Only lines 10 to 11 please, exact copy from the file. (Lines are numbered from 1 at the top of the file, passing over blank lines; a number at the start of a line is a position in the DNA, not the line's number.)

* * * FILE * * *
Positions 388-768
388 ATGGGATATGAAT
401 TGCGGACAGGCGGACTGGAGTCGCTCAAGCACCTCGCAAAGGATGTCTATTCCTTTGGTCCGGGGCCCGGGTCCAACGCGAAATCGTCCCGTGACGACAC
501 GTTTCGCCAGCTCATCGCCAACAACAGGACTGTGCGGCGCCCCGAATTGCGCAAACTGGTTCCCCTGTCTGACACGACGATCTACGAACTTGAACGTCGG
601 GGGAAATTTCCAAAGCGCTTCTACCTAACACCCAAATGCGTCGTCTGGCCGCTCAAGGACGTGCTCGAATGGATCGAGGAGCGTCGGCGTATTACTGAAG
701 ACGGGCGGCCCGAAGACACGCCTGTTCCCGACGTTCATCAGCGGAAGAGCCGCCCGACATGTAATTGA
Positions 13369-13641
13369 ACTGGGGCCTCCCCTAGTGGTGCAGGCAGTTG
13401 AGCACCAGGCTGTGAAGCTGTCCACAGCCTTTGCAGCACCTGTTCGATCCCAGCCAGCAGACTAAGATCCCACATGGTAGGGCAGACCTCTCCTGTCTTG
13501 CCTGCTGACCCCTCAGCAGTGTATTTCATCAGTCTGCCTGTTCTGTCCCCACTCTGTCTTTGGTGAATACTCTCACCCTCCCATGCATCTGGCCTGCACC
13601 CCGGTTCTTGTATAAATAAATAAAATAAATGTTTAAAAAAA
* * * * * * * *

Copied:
13501 CCTGCTGACCCCTCAGCAGTGTATTTCATCAGTCTGCCTGTTCTGTCCCCACTCTGTCTTTGGTGAATACTCTCACCCTCCCATGCATCTGGCCTGCACC
13601 CCGGTTCTTGTATAAATAAATAAAATAAATGTTTAAAAAAA